Nearly half of Brits have never taken an STI test, according to study

More than half of all Brits say that they have never been tested for sexually transmitted infections (STIs).

It’s recommended that all sexually active adults get tested once a year – especially if they have multiple sexual partners.

But a recent survey, Chemist4U found that 56% of Brits over the age of 16 say they have never been tested.

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Everyone knows the classic symptoms to watch out for when being concerned about an STI, whether it's a burning sensation or sores down there.

But not everyone will show the obvious symptoms, and some sexually transmitted diseases and infections may not show symptoms at all.

Following the showing results, experts addressed the lack of sexual health knowledge in the UK.

The study found that the general public also believed they could catch an STI through kissing, trying on underwear, sitting on toilet seats, swimming, or sharing drinks.

The experts say that while each STI is different, the likelihood of catching an infection through any of these methods is ‘highly unlikely’. Adding that it’s impossible to catch chlamydia this way.

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Previously they reported how a shocking 76% of Brits also admitted that if they tested positive they did not share that result with their sexual partners.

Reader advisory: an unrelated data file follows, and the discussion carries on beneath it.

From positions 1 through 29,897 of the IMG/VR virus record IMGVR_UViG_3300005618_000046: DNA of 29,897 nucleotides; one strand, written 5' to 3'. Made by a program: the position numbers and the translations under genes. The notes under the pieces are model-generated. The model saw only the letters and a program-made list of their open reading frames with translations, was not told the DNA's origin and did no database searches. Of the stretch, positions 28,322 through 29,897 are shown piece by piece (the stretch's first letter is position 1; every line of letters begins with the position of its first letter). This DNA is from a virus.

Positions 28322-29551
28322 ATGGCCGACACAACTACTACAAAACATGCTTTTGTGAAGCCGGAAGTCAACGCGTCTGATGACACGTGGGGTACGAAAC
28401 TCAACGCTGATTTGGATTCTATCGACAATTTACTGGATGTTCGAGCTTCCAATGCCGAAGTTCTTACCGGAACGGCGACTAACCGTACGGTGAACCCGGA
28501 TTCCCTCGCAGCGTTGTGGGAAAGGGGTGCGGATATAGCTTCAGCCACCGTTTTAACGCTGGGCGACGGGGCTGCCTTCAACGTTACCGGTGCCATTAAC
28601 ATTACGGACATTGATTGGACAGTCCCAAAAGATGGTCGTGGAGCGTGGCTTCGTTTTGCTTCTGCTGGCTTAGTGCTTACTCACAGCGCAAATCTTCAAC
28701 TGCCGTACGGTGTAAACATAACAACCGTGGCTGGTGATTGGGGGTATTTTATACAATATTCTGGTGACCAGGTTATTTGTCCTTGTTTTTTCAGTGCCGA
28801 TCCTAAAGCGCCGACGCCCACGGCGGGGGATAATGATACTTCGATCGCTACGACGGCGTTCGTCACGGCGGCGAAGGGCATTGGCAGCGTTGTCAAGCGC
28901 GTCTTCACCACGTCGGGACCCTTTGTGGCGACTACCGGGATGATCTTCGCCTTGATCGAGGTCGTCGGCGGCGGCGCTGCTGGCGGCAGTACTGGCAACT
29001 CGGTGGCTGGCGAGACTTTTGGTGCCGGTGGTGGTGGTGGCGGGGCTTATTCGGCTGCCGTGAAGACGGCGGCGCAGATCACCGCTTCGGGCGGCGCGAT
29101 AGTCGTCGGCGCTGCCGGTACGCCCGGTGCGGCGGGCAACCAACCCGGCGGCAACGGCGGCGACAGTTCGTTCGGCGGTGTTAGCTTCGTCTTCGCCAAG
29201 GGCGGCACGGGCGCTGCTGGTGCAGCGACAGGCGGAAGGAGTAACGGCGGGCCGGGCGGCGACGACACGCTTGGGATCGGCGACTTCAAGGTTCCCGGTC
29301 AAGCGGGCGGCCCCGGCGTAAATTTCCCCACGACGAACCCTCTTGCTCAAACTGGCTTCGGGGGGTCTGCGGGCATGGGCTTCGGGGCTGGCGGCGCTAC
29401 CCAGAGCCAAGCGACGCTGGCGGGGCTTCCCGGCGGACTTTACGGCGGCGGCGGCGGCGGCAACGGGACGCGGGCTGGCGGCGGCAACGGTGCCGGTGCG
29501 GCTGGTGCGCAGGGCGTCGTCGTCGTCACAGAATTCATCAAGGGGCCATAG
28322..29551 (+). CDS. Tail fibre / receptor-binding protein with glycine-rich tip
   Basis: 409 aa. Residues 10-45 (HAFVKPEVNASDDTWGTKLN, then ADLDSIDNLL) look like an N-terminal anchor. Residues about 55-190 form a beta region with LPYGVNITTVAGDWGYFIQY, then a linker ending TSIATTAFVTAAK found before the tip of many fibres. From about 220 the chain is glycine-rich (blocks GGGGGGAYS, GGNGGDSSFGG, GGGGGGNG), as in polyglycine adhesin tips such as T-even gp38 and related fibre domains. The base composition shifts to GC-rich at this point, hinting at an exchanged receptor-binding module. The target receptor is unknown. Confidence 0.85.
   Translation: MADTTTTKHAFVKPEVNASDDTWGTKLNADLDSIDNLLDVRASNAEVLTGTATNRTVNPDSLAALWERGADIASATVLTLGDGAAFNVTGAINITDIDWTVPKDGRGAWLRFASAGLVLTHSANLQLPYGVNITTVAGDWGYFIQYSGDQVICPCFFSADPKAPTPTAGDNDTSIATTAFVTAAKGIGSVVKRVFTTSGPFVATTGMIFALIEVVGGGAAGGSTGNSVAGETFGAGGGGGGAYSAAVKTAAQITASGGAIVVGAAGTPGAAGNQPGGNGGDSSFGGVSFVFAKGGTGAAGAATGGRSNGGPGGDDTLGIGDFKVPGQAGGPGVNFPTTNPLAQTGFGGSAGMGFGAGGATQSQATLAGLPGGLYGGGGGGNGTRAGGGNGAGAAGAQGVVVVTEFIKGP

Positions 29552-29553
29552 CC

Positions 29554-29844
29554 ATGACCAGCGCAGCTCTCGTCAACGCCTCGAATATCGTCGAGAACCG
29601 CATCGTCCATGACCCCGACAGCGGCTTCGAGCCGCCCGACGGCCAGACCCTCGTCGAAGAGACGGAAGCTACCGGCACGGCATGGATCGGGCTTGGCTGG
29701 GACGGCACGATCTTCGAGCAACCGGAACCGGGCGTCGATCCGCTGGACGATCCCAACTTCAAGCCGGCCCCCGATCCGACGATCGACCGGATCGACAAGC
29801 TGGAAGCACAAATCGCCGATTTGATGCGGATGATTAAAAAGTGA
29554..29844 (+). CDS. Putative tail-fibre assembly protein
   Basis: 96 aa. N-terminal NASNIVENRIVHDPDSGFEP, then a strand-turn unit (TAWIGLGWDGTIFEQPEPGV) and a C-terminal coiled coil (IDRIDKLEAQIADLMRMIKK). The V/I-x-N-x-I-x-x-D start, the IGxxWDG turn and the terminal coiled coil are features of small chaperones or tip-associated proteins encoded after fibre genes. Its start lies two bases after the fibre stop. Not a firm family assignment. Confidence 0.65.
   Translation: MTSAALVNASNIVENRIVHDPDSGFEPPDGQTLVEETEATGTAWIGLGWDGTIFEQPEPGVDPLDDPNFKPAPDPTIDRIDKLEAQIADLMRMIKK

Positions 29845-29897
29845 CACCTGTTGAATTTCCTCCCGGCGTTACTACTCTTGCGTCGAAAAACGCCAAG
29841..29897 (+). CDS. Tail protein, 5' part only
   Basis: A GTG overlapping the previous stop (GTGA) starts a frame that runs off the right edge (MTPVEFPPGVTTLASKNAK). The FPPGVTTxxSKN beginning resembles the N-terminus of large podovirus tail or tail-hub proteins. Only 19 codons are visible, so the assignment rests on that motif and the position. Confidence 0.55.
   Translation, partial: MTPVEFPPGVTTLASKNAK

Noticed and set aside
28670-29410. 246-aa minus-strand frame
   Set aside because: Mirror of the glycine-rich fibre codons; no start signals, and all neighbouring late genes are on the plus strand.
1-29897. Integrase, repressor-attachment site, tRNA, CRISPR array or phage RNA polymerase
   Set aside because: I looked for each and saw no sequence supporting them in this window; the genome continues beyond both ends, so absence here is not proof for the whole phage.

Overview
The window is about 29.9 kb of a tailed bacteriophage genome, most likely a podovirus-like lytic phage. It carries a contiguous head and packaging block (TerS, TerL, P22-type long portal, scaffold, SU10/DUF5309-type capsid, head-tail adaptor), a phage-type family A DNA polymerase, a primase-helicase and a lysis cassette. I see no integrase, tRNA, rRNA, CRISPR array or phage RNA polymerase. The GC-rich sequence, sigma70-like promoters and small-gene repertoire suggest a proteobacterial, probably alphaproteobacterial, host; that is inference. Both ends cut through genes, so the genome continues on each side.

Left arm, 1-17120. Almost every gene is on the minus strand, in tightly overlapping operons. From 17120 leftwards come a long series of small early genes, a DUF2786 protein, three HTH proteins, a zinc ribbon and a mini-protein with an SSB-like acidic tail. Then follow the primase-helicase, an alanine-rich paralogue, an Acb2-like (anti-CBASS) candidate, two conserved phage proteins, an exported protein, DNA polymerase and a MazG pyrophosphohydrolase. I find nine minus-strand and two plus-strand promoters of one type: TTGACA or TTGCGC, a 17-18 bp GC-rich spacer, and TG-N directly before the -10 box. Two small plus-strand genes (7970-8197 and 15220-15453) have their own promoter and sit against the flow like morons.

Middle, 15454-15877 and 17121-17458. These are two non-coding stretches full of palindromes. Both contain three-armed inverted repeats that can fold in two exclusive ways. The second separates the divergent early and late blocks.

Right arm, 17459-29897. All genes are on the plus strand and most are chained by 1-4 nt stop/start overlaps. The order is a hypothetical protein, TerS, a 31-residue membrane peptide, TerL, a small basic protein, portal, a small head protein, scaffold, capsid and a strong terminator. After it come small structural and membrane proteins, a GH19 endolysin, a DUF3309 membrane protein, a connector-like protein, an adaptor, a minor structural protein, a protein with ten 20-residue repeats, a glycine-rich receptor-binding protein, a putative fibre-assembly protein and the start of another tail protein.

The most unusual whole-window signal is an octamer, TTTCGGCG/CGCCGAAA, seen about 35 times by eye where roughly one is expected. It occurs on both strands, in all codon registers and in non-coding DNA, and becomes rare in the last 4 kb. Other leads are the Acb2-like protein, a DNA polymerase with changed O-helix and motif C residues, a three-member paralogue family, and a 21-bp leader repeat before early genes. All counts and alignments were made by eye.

Though this figure has dropped significantly, the sexperts say there is a lingering stigma surrounding STIs.

Here are the common reasons people don’t share test results:



% agreed


Too embarrassed



Scared of their reaction



Had cheated on partner



Couldn’t get in touch with partner


James O’Loan, CEO and prescribing pharmacist at Chemist4U, says: “Our research has revealed that 13% of respondents have previously tested positive for sexually transmitted infections, yet only 7% of the public have tested in the last year.

“The number of positive results could be much higher if people were to view looking after their sexual health as routine as a dentist appointment or eye test.

“This has not only highlighted the need for better education on STIs and how to look after your sexual health, but also the problems that are caused by the stigma surrounding STIs."


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